You can teach a horse to do anything with any cue you want by being 100% consistent. My stallion has been shown in reining and does every maneuver on a loose rein and no mouth contact.
By sitting deep in my saddle and pushing my legs forward, he will slide without saying 'Whoa!" When he is stopped, he will back 10 feet or 50 feet (picking his feet up and not dragging them) just by me putting my feet forward. No voice command, no lifted hand, no leg pressure.
He will spin when I take an inside leg off of him and "cluck".
You can end up with whatever aid you want in this way. I call it 'trading aids'. You start out with whatever aids you normally use to teach the maneuver you are training the horse to do. Then, you gradually use less of the perceptible ordinary aids and keep using more of the aid you want to transfer the 'cue' over to.
Like a sliding stop -- you start out doing whatever it takes to teach a sliding stop. You will be using reins, voice, seat and legs. The better the horse gets at stopping, the less rein pressure you use. Gradually you get to the point that you need no rein aid, little or no voice and shifting weight in the saddle and pushing both feet forward and the horse will stop as hard as he will with any other aids applied.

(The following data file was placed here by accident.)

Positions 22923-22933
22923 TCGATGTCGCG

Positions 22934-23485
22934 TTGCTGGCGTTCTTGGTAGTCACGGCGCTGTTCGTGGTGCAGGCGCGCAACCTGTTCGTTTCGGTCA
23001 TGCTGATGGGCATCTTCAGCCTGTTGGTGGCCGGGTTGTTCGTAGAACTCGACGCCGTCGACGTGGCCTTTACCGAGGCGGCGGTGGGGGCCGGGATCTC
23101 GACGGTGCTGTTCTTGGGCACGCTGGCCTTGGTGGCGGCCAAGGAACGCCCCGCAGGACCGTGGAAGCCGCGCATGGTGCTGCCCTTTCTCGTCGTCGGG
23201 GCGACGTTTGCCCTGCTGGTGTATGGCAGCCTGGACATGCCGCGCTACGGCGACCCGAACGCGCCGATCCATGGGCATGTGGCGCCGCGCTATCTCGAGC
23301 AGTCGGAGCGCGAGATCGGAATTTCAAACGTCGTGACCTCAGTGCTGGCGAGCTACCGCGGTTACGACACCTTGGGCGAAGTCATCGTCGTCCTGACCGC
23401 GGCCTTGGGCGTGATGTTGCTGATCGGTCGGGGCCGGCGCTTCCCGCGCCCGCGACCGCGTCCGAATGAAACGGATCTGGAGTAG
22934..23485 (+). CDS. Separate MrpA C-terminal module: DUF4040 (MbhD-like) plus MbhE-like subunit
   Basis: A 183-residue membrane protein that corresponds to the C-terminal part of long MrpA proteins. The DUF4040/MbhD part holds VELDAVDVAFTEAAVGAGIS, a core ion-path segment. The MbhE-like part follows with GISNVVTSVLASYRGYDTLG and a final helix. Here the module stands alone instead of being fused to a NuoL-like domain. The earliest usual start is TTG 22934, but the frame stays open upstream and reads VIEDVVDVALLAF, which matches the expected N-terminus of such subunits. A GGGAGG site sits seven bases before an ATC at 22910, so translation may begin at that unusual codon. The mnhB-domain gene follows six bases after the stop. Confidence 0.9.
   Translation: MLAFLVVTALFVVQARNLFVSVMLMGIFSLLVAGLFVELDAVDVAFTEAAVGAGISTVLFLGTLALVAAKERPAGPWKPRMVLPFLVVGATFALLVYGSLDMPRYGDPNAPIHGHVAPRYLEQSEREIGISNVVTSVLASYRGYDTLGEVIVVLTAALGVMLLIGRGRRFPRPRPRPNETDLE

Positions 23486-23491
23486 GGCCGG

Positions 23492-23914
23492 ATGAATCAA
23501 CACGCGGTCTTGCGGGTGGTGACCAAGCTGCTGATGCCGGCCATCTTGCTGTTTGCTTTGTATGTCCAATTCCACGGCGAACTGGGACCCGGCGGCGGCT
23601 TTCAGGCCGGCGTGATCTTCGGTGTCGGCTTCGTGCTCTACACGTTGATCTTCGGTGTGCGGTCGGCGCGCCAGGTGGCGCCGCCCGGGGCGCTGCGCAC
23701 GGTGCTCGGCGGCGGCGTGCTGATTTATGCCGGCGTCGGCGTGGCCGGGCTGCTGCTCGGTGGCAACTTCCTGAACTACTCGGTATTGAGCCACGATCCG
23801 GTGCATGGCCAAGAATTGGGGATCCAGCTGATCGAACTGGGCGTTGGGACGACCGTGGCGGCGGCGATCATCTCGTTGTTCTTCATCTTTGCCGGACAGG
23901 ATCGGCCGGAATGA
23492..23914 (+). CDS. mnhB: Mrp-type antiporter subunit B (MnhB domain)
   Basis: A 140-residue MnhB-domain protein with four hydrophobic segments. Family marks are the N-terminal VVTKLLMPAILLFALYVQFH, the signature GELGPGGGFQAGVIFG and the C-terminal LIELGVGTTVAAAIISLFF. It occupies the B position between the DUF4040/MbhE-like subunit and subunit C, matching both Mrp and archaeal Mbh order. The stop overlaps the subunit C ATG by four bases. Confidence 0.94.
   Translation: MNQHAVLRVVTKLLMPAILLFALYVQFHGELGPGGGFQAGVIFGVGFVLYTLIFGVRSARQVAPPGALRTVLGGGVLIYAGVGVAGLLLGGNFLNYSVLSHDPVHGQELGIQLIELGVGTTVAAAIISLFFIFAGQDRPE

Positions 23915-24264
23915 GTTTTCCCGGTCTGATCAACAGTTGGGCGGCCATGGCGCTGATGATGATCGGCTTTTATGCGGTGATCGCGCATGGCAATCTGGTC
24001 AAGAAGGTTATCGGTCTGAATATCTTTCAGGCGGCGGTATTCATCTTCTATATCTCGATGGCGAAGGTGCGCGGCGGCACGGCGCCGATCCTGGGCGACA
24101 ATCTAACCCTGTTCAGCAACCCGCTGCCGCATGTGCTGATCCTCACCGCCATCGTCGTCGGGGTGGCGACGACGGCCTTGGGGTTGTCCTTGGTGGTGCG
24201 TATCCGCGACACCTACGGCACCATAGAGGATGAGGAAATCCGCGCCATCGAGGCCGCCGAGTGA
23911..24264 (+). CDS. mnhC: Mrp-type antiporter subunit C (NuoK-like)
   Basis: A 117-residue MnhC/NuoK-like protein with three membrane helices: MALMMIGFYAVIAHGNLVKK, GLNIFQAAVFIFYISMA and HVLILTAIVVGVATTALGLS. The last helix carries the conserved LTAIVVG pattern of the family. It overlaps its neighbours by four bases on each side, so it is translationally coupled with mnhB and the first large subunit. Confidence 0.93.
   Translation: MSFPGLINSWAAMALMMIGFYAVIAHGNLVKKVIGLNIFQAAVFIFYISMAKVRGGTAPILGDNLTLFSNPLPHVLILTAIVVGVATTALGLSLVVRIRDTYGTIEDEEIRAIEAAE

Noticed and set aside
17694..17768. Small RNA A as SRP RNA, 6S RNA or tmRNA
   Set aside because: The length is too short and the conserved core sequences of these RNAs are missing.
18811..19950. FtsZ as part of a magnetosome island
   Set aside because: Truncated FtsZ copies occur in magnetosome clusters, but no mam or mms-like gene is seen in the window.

You always keep your other aids close and where you can correct the horse if he does not perform the maneuver at top form. But, the most important thing to remember is that you have to sit there and be 100% consistent from day 1. When a rider's hands and legs are all over the place, they will never have a 'finely tuned' horse that listens to the invisible aids of an expert rider.